A new jsPsych plugin for psychophysics, providing accurate display duration and stimulus onset asynchrony

Abstract

A JavaScript framework named ‘jsPsych’ developed by de Leeuw (2015) is widely used for conducting Web-based experiments, and its functionality can be enhanced by using plugins. This article introduces a new jsPsych plugin which enables experimenters to set different onset times for geometric figures, images, sounds, and moving objects, and present them synchronized with the refresh of the display. Moreover, this study evaluated the stimulus onset asynchronies (SOAs) using visual and audio stimuli. The results showed that: (i) the deviations from the intended SOAs between two visual stimuli were less than 10 ms, (ii) the variability across browser–computer combinations was reduced compared with the no-plugin condition, and (iii) the variability of the SOAs between visual and audio stimuli was relatively large (about 50 ms). This study concludes that although the use of audio stimuli is somewhat limited, the new plugin provides experimenters with useful and accurate methods for conducting psychophysical experiments online. The latest version of the plugin can be downloaded freely from https://jspsychophysics.hes.kyushu-u.ac.jp under the MIT license.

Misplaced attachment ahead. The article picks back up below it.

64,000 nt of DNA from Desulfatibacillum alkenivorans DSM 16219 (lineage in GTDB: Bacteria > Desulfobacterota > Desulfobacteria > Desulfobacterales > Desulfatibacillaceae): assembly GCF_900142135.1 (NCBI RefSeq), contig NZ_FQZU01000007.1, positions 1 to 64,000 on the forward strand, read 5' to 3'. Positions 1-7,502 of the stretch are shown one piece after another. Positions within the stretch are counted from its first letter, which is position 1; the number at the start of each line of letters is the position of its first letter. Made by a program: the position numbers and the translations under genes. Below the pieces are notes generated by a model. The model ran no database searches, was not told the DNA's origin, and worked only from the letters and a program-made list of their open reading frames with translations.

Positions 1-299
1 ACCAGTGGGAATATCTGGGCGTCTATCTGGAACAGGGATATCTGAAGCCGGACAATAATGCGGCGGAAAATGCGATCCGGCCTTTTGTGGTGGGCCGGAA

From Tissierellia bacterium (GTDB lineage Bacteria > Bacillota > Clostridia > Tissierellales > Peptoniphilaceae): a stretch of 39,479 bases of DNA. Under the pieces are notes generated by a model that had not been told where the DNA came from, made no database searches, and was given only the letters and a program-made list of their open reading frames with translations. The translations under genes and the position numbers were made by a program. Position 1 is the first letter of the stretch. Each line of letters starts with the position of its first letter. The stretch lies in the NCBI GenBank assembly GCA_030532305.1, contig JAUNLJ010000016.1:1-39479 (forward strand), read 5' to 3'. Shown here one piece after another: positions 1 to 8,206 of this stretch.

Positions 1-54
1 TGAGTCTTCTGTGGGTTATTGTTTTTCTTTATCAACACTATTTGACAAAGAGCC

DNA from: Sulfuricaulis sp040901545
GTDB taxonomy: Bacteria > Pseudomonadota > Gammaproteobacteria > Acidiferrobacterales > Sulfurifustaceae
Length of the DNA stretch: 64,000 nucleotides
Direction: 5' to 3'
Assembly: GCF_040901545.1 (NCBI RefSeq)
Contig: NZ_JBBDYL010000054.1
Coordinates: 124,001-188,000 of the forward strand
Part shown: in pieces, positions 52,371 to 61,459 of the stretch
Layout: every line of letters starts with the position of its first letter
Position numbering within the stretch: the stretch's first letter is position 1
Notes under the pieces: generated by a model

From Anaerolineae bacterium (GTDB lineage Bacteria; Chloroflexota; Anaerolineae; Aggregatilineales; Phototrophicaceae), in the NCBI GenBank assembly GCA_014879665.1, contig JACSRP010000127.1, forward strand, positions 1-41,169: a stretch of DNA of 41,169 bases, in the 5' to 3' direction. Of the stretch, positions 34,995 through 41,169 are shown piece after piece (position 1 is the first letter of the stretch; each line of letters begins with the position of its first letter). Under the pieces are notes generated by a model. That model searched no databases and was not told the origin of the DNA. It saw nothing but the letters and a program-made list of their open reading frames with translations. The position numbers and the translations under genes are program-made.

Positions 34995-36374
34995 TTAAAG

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Notes

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    The issue related to the 32-bit Chrome seemed to be resolved when the browser was updated (at least in the Chrome v. 83.0.4102.61).

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Acknowledgements

I thank Hiroyuki Mitsudo and Kentaro Yamamoto for their valuable comments on an earlier version of this manuscript.

Open practices statement

The data and materials for all experiments are available at Open Science Framework (https://osf.io/pj4sb/), and none of the experiments was preregistered.

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Correspondence to Daiichiro Kuroki.

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Kuroki, D. A new jsPsych plugin for psychophysics, providing accurate display duration and stimulus onset asynchrony. Behav Res 53, 301–310 (2021). https://doi.org/10.3758/s13428-020-01445-w

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Keywords

  • JavaScript
  • Web
  • Online experiments
  • Psychophysics